ACLU Calls for Inquiry into FBI's Killing of Alleged Boston Bomber Friend

Months later, still no official explanation as to why Ibragim Todashev was shot


Ibragim Todashev

We still don't really have any answers as to why, exactly, FBI agents ended up shooting and killing Ibragim Todashev in Florida in May while investigating a triple homicide connected to alleged Boston Marathon bomber Tamerlan Tsarnaev. The FBI has not explained what happened that resulted in Todashev's death and has subsequently barred the medical examiner's office for releasing details or even saying how many times Todashev was shot. Multiple conflicting stories leaked out about what happened during this confrontation, ranging from Todashev having a knife to him attacking an FBI agent with a metal bar or broomstick.

Months later, we still don't know what happened in that room with a man FBI killed. Now the ACLU is calling for state officials in Massachusetts and Florida to perform their own investigations into Todashev's death. From the Los Angeles Times:

Nearly two months after an alleged friend of purported Boston Marathon bomber Tamerlan Tsarnaev was fatally shot by an FBI special agent while being questioned by the FBI and the Massachusetts State Police in his Orlando, Fla., apartment, few details have emerged about the circumstances of his death and his connection to Tsarnaev.

That's part of the reason the ACLU has called on state officials in Massachusetts and Florida to conduct their own investigations into the May 22 death of Ibragim Todashev.

"When something goes wrong during an operation involving Massachusetts law enforcement officers, Massachusetts residents deserve a thorough and transparent investigation by Massachusetts officials," said Carol Rose, the executive director of the ACLU of Massachusetts, in a letter to Massachusetts Atty. Gen. Martha Coakley.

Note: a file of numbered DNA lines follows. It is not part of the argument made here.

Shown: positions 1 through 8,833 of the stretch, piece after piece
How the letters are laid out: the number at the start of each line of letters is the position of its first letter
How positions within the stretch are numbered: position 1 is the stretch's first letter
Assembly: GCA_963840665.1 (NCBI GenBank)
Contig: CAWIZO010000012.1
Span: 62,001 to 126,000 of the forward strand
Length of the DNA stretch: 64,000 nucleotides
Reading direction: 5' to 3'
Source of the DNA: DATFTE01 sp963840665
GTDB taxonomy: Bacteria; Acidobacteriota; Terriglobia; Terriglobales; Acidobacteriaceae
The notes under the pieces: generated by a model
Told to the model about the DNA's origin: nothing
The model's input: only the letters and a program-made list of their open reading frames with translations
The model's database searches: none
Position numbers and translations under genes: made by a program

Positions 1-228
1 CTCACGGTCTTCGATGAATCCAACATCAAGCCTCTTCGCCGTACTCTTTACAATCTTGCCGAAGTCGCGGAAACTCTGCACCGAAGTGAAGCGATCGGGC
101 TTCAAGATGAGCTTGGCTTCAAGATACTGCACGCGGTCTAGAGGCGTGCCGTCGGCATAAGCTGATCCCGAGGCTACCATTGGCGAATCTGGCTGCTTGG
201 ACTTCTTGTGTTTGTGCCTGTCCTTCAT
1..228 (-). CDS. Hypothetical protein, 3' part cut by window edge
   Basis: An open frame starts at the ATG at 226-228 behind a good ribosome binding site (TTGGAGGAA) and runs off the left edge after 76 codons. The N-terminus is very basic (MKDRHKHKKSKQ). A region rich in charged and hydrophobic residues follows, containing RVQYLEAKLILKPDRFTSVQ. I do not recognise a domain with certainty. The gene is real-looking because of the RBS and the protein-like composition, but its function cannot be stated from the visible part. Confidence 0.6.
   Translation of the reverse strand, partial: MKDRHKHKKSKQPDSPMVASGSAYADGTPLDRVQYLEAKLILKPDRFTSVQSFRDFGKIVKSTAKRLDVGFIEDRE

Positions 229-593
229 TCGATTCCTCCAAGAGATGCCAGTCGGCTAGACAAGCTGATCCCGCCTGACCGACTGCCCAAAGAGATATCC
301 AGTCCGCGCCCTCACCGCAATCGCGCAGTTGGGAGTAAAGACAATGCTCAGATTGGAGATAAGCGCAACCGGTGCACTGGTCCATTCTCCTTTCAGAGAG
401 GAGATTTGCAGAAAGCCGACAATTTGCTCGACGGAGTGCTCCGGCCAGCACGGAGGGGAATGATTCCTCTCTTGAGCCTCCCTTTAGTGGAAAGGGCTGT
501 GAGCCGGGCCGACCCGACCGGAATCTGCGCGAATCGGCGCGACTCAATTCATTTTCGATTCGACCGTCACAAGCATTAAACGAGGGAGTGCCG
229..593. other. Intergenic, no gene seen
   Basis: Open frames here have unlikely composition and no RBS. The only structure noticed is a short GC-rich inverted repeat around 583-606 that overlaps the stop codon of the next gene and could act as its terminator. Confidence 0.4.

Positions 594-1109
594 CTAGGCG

The shooting is being investigated by members of the FBI and the Department of Justice, but as Rose also noted, the FBI has so far determined that every single shooting of a subject by a member of the department between 1993 and 2011 has been justified. All 150 of them.

It's unlikely, though, that Massachusetts would get involved:

Brad Puffer, a spokesman for Coakley's office, said that the attorney general has reviewed the ACLU letter, and that "while the use of deadly force by law enforcement should be appropriately investigated, this particular incident happened in another state which is outside our jurisdiction."

The ACLU of Florida sent a similar letter to Gerald Bailey, commissioner of the Florida Department of Law Enforcement, calling for an investigation into the death, and for more information about the state's Joint Terrorism Task Force.